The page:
While the effect on muscle growth is still the object of considerable study, it is widely believed that the muscle growth occurs partly because the additional  energy creatine produces will allow an athlete to do more work, and partly because creatine causes muscles to hold more water and become volumized through super-hydration.  Additional muscle volume, in turn, not only reduces the breakdown of muscle protein, but it also promotes the synthesis of protein and an increase in the size and strength of muscle fibres [2].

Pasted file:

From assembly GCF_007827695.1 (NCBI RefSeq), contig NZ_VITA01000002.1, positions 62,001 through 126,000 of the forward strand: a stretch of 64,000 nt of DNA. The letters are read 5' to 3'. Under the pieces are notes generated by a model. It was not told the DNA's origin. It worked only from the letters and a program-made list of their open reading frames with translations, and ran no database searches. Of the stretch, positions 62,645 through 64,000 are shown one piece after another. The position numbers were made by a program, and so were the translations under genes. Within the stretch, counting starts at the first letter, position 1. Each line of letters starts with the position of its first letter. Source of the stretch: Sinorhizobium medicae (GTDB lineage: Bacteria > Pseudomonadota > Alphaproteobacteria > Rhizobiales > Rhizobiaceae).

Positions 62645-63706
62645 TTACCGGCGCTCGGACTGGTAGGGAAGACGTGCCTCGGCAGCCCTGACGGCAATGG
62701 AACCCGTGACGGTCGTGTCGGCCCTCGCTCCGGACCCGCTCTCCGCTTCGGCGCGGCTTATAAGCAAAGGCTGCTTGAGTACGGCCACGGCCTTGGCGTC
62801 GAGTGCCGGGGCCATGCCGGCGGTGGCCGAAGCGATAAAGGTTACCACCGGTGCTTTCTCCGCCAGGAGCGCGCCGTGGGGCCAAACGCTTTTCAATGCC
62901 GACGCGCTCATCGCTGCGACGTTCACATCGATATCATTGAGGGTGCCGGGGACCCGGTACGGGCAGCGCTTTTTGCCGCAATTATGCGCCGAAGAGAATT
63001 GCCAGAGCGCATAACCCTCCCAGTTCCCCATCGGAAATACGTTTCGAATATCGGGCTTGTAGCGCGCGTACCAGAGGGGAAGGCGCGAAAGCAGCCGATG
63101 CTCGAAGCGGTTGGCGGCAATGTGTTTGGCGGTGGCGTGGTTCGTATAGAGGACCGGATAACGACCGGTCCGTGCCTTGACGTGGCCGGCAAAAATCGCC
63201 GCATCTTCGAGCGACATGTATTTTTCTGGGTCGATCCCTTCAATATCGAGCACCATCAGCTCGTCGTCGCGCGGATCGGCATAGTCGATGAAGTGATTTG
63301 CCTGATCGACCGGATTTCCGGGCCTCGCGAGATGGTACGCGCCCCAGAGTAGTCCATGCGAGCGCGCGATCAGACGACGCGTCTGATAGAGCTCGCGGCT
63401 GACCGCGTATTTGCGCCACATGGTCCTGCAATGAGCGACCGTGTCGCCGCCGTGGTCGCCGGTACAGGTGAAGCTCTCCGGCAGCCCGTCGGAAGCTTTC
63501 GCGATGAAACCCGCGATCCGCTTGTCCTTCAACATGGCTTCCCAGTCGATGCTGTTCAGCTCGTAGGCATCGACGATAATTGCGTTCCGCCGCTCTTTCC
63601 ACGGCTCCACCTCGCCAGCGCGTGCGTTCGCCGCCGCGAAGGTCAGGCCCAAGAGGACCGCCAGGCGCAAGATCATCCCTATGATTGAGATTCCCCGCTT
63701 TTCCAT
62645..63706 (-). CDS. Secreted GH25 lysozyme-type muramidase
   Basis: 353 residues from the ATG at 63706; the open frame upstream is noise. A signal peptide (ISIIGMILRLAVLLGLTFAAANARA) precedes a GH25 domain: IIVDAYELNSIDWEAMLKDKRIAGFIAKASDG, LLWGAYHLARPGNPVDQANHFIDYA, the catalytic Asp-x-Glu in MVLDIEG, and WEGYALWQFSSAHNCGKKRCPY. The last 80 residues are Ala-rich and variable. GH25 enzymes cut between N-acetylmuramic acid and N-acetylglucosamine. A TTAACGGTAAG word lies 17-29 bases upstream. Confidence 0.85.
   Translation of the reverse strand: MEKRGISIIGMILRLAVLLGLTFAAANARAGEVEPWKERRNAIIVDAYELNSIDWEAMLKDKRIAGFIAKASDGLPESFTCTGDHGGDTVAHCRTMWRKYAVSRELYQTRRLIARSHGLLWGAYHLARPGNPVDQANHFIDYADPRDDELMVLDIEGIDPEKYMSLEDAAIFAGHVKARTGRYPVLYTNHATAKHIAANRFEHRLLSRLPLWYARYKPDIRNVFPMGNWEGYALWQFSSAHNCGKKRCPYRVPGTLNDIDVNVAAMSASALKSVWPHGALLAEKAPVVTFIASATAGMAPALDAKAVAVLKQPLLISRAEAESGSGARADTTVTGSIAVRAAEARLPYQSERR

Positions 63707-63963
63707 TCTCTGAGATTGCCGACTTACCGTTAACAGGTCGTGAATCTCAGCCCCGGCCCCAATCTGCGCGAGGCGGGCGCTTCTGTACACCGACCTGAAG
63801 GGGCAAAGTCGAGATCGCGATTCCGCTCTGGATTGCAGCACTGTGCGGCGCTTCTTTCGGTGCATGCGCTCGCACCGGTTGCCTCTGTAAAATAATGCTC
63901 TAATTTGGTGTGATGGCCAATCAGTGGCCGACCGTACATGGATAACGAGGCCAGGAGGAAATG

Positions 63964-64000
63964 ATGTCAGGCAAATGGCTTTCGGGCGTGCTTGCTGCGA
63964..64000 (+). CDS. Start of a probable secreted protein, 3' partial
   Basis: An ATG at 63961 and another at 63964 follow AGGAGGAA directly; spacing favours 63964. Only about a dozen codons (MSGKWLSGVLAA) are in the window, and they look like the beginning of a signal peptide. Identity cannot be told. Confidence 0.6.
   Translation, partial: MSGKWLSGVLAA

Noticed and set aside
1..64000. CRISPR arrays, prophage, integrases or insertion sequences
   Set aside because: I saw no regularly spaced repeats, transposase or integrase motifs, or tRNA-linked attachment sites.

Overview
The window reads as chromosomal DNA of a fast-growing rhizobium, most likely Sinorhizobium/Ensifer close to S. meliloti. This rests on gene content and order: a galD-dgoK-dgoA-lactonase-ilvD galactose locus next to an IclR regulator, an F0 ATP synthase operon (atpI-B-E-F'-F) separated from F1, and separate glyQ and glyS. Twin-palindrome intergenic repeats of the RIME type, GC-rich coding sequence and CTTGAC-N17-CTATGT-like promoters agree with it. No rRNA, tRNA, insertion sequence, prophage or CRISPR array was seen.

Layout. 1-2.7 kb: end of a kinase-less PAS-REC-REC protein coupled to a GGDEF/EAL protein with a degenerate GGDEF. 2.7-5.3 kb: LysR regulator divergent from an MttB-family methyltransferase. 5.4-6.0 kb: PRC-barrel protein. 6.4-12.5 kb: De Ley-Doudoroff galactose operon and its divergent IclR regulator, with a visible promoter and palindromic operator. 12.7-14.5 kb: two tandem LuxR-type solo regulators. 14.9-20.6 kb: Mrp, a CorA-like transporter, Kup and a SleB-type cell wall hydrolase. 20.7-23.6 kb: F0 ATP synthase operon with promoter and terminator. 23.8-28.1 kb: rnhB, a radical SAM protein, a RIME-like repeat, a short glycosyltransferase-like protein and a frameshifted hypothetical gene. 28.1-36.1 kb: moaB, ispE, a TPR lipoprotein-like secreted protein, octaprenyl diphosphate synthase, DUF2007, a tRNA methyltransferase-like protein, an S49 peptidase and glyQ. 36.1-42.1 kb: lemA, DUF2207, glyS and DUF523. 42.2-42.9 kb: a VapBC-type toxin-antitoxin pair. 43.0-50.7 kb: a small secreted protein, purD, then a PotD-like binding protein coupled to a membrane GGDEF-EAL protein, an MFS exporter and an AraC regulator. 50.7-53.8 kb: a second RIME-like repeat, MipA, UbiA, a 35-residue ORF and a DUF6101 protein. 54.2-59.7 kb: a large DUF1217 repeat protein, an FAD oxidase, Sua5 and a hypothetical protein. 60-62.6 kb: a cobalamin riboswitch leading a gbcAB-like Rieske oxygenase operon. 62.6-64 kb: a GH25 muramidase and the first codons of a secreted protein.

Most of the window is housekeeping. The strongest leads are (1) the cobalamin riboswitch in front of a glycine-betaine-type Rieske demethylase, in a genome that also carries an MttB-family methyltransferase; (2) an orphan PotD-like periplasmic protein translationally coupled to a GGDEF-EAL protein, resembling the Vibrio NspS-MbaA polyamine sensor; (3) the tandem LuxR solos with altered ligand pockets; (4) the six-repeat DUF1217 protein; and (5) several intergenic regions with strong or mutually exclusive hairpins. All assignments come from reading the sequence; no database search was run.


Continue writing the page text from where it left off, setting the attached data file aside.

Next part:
How does this translate into results?

Numerous studies have shown creatine can improve athletic performances of short-duration and high-intensity, such as sprinting [3].    However, a Swedish study of creatine use in events requiring sustained exertion concluded that it actually diminished performance among trained endurance runners (researchers speculated that performances may have been diminished among distance runners because of the additional weight gained during their use of creatine) [4].

A Pennsylvania State University study of creatine use combined with a weight-training program over a 12-week period found significant gains in muscle size and strength compared to exercise alone. Creatine users experienced a 24% strength gain in the bench press, a 32% strength gain doing squats, and double the gain in muscle [5].